The time-tested pairing of cranberries and apples proves delicious once again in these refreshing Cranberry and Apple Popsicles. The following recipe is excerpted from People’s Pops (Ten Speed Press, 2012), a recipe book filled with icy treats inspired by fresh, seasonal offerings. This passage is from the chapter “Autumn.”
Cranberry and Apple Popsicles Recipe
• 2 small apples (about 3/4 pound), or 1 1/4 cups (10 fl oz) applesauce
• 6 ounces (1 3/4 cups) fresh or frozen cranberries
• 1-1/4 cups (10 fl oz) simple syrup (see recipe below)
• 2 tablespoons (1 fl oz) freshly squeezed lemon juice
1. Core the apples (there’s no need to peel them) and cut them into eighths. Place the apples and the cranberries in a heavy nonreactive saucepan and add about 1/4 cup (2 fl oz) water, or just enough to coat the bottom of the pan so that the fruit doesn’t burn. Cook over medium heat, stirring frequently, until the berries and apples are both soft, about 10 minutes. If the water evaporates, add a little more to keep the fruit from burning.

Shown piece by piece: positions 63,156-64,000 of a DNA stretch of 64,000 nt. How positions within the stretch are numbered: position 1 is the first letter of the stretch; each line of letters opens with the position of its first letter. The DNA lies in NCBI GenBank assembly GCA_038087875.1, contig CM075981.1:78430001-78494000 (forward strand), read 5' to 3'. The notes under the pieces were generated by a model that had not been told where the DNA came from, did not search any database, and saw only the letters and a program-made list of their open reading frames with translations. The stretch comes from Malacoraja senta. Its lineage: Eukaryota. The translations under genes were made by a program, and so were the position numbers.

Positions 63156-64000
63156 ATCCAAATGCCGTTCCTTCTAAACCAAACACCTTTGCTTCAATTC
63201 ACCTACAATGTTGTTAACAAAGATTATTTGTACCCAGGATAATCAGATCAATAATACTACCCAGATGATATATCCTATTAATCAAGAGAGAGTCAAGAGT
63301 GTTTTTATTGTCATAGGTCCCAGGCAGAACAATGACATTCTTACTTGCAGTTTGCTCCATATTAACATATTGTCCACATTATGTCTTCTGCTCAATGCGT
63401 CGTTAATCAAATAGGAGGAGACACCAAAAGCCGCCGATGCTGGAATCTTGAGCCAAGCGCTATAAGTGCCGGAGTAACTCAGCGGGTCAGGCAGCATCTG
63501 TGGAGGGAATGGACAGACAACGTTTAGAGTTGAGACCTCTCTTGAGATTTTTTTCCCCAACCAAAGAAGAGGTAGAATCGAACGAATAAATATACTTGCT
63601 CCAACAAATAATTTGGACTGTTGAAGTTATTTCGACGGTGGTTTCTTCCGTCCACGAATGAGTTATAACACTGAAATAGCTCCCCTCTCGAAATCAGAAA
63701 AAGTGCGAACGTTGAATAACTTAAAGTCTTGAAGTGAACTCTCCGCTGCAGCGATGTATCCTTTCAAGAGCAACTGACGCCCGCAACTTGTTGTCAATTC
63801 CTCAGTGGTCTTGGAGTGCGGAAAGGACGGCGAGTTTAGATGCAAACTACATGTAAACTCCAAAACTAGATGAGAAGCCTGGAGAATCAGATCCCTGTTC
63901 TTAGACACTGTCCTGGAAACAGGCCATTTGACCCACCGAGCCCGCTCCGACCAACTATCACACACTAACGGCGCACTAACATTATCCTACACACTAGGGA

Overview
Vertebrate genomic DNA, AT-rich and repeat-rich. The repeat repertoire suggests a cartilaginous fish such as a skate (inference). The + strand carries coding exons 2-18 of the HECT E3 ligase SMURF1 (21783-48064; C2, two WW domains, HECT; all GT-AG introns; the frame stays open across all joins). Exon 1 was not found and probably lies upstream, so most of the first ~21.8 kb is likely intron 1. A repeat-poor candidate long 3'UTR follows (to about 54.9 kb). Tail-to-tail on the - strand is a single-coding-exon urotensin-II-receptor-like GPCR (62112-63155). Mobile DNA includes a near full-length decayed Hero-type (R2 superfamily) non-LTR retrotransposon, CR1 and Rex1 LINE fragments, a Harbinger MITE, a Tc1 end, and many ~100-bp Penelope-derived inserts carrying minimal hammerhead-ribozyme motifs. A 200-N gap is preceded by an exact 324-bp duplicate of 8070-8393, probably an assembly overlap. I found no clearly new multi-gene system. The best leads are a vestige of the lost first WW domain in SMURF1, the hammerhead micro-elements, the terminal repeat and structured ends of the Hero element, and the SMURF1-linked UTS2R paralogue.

2. Transfer the cooked fruit to a food processor and purée. You should have about 1 3/4 cups plus 2 tablespoons (15 fl oz) of purée.
3. Transfer the puréed fruit to a bowl or measuring pitcher with a pouring spout. Mix in the simple syrup, adding enough to make the mixture taste quite sweet, and then stir in the lemon juice.
4. Pour the mixture into your ice pop molds, leaving a little bit of room at the top for the mixture to expand. Insert sticks and freeze until solid, 4 to 5 hours. Unmold and transfer to plastic bags for storage or serve at once. Makes 10 popsicles.
Simple Syrup Recipe
• 2/3 cup (5 oz) organic cane sugar
• 2/3 cup (5 fl oz) water
1. Combine the sugar and water in a small saucepan and bring to a simmer over medium-high heat, stirring until the sugar dissolves and the mixture is transparent. Turn off the heat and let cool. Add any spices before the mixture starts to simmer; add any herbs only after you’ve turned off the heat. Store plain and infused syrups in sealed containers in the fridge. Makes 1 cup (8 fl oz).
More Homemade Popsicle Recipes
This excerpt has been reprinted with permission from People’s Pops: 55 Recipes for Ice Pops, Shave Ice, and Boozy Pops from Brooklyn’s Coolest Pop Shop by Nathalie Jordi, David Carrell, and Joel Horowitz, copyright © 2012. Published by Ten Speed Press, an imprint of the Crown Publishing Group.